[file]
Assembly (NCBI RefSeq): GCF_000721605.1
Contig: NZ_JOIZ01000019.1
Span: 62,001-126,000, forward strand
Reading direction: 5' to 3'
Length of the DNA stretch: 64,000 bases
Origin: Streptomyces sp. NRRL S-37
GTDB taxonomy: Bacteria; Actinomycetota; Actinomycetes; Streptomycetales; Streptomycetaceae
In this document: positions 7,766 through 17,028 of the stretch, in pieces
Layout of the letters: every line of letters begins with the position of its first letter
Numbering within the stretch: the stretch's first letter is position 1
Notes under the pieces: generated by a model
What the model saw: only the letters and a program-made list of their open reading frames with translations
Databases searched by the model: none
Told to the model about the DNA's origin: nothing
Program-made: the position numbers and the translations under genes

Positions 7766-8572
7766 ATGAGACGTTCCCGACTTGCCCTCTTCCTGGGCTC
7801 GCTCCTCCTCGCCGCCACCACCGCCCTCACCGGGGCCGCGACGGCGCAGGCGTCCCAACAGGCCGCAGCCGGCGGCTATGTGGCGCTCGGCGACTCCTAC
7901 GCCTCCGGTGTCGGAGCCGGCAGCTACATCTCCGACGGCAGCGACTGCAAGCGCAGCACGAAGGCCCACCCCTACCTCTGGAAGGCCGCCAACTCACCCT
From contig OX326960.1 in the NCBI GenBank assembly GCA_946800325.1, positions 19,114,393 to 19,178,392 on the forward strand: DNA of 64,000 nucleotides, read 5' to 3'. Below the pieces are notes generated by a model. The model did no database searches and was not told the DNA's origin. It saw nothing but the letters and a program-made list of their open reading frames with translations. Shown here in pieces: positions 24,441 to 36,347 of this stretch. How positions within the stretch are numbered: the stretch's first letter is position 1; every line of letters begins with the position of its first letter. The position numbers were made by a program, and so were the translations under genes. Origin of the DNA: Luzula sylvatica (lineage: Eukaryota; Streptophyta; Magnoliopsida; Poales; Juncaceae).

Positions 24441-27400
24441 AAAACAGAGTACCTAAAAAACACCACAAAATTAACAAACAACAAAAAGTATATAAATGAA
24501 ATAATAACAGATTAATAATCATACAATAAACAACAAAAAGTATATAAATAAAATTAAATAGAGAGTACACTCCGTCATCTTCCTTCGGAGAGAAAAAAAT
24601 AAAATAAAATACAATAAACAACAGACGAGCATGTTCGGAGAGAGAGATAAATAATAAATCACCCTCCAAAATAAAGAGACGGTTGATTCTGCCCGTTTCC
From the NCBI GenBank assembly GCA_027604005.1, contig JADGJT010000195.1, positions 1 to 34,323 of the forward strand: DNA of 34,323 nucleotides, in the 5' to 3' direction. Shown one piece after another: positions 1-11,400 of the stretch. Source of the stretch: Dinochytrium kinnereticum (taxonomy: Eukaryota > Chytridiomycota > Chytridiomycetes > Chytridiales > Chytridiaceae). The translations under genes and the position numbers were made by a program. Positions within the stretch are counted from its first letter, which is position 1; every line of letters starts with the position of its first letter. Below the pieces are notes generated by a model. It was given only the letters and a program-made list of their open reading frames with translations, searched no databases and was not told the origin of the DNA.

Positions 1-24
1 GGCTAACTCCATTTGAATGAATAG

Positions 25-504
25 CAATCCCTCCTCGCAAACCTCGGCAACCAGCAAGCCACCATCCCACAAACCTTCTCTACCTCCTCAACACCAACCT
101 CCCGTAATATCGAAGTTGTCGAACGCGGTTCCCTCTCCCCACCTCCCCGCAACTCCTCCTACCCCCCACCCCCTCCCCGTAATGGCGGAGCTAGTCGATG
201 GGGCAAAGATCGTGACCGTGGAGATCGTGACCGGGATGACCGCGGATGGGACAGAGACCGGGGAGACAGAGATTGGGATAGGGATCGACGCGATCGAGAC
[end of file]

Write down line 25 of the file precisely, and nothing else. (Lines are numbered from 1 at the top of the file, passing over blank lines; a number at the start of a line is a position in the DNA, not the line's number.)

From the NCBI GenBank assembly GCA_027604005.1, contig JADGJT010000195.1, positions 1 to 34,323 of the forward strand: DNA of 34,323 nucleotides, in the 5' to 3' direction. Shown one piece after another: positions 1-11,400 of the stretch. Source of the stretch: Dinochytrium kinnereticum (taxonomy: Eukaryota > Chytridiomycota > Chytridiomycetes > Chytridiales > Chytridiaceae). The translations under genes and the position numbers were made by a program. Positions within the stretch are counted from its first letter, which is position 1; every line of letters starts with the position of its first letter. Below the pieces are notes generated by a model. It was given only the letters and a program-made list of their open reading frames with translations, searched no databases and was not told the origin of the DNA.